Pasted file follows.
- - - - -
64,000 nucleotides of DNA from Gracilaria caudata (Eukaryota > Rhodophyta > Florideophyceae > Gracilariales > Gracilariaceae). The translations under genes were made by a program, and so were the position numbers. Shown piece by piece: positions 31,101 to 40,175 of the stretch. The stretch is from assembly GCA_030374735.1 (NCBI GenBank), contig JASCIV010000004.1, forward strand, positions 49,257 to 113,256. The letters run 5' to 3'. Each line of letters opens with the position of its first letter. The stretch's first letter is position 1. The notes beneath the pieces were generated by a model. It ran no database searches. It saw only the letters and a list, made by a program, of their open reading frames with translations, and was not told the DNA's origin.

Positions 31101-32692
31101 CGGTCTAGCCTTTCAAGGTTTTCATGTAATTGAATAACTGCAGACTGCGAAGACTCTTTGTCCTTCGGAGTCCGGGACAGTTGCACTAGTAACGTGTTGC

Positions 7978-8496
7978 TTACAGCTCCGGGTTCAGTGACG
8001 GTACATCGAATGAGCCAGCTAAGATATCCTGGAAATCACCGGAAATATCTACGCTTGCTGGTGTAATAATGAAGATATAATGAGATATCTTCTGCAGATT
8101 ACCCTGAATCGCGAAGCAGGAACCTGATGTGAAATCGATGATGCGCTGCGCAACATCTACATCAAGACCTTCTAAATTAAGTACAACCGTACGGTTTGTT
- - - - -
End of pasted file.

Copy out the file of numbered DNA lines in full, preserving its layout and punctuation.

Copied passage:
64,000 nucleotides of DNA from Gracilaria caudata (Eukaryota > Rhodophyta > Florideophyceae > Gracilariales > Gracilariaceae). The translations under genes were made by a program, and so were the position numbers. Shown piece by piece: positions 31,101 to 40,175 of the stretch. The stretch is from assembly GCA_030374735.1 (NCBI GenBank), contig JASCIV010000004.1, forward strand, positions 49,257 to 113,256. The letters run 5' to 3'. Each line of letters opens with the position of its first letter. The stretch's first letter is position 1. The notes beneath the pieces were generated by a model. It ran no database searches. It saw only the letters and a list, made by a program, of their open reading frames with translations, and was not told the DNA's origin.

Positions 31101-32692
31101 CGGTCTAGCCTTTCAAGGTTTTCATGTAATTGAATAACTGCAGACTGCGAAGACTCTTTGTCCTTCGGAGTCCGGGACAGTTGCACTAGTAACGTGTTGC

Positions 7978-8496
7978 TTACAGCTCCGGGTTCAGTGACG
8001 GTACATCGAATGAGCCAGCTAAGATATCCTGGAAATCACCGGAAATATCTACGCTTGCTGGTGTAATAATGAAGATATAATGAGATATCTTCTGCAGATT
8101 ACCCTGAATCGCGAAGCAGGAACCTGATGTGAAATCGATGATGCGCTGCGCAACATCTACATCAAGACCTTCTAAATTAAGTACAACCGTACGGTTTGTT